Record-setting umpire backs AFL’s crackdown on dissent

Harris Andrews runs towards a yellow AFL ball with his right arm reaching forward to it

The record holder for the most AFL games officiated has backed the league’s crackdown on dissent, arguing that complaints and gestures from players seek to gain an advantage.

Key points:

  • The AFL has reinforced the need for players to avoid dissent after a weekend where players were penalised for displays of frustration
  • Shane McInerney said eliminating dissent was key to attracting and retaining thousands of officials needed across all levels of football
  • McInerney said actions like asking umpires to look at replays were just “theatrics” designed to gain an advantage

The issue of umpire abuse came under the microscope during round 5 when players were penalised for visibly expressing frustration over umpires’ decisions, including for basic appeals with outstretched arms.

Shane McInerney, who umpired 502 AFL games between 1994 and 2019, said players were trying to undermine umpires.

“Actions like pointing at the scoreboard, asking the umpire to go and have a look at the replay, it’s just theatrics,” McInerney said.

On Tuesday, AFL football operations manager Brad Scott doubled down on the AFL’s hardline stance on dissent.

“You don’t get excuses because it’s an emotional game so we should condone bad behaviour,” Scott said.

“And to be honest the game’s condoned it for decades and we’re really clear that we’re not, there’s no acceptable level of dissent.”

Harris Andrews runs towards a yellow AFL ball with his right arm reaching forward to it
Brisbane’s Harris Andrews was penalised 50m for holding his arms out after a free kick against Collingwood.(Getty Images: Albert Perez/AFL Photos)

Ahead of this season, the AFL warned clubs and players that rules on umpire abuse would be tightened, as it sought to set an example for the community level.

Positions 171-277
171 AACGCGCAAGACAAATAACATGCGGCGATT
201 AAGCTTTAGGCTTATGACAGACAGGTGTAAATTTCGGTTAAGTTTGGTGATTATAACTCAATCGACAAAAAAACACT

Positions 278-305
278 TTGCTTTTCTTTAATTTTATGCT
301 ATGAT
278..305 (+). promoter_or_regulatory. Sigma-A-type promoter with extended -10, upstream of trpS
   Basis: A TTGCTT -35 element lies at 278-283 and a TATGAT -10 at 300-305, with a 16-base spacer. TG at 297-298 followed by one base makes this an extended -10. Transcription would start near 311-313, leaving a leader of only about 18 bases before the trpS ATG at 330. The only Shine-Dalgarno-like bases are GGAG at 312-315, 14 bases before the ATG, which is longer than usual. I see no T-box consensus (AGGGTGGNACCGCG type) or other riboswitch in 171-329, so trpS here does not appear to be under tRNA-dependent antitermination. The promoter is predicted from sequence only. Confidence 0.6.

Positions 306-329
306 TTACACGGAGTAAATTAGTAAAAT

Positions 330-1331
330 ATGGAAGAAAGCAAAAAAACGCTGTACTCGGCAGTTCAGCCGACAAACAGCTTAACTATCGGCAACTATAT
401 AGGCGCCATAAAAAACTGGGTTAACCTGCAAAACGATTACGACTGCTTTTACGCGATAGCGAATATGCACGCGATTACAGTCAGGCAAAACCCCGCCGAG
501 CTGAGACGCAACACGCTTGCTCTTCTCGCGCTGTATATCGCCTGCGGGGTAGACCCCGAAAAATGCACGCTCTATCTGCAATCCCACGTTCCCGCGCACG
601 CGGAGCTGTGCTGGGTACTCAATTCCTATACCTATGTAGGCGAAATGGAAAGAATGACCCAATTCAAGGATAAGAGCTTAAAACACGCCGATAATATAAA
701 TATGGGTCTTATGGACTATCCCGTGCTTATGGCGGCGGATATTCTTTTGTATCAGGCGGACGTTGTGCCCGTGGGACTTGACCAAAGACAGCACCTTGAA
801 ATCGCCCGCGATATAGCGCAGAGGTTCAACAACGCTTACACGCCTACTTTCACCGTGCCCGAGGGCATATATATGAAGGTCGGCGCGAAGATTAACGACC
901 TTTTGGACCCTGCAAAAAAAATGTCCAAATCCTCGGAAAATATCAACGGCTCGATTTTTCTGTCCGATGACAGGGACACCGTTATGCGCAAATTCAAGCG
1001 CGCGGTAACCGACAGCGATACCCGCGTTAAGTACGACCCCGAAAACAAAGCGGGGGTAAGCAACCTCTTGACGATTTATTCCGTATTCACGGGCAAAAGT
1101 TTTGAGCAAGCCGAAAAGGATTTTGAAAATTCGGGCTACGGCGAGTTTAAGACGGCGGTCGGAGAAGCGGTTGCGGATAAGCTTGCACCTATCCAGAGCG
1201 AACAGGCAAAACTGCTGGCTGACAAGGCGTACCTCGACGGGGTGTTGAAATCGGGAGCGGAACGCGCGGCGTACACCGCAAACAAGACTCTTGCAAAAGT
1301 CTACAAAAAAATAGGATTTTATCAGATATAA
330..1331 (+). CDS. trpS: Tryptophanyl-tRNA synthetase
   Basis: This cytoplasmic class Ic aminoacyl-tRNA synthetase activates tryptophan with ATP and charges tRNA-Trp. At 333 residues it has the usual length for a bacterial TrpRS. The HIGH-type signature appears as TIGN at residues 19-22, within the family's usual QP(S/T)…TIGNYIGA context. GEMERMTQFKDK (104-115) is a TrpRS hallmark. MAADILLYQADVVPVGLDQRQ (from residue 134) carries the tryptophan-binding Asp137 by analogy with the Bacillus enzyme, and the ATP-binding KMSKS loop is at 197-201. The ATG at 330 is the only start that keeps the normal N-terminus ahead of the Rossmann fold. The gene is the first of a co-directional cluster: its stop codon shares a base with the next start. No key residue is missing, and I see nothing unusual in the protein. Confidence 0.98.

The AFL estimates there are about 6,000 fewer local umpires than there should be, with a rise in abuse seen as a contributing factor.

“It’s well understood that the behaviour seen at the elite level cascades down to the community and junior club level,” McInerney said.

Some players have warned it would be tough to completely stop players from physically responding to an umpire’s decision, arguing it is human nature to react emotionally during a match.

Western Bulldogs captain Marcus Bontempelli said there had been grey areas in the umpires’ interpretations of the rule.

“I think we can all agree with the rationale of supporting our umpires and their standing in the game and obviously adjusting our behaviours off the back of it,” Bontempelli told Fox Sports.

“But this will give us a bit more clarity around how we can best regulate our emotions.”

Collingwood skipper Scott Pendlebury said the media was the last group to understand the issue.

“The players all have a handle on it, the coaches pretty clearly say we know what to expect but it’s the media [and] guys commentating football that seem to have a big issue with it,” he said on Wednesday.

Author: Ivan Robinson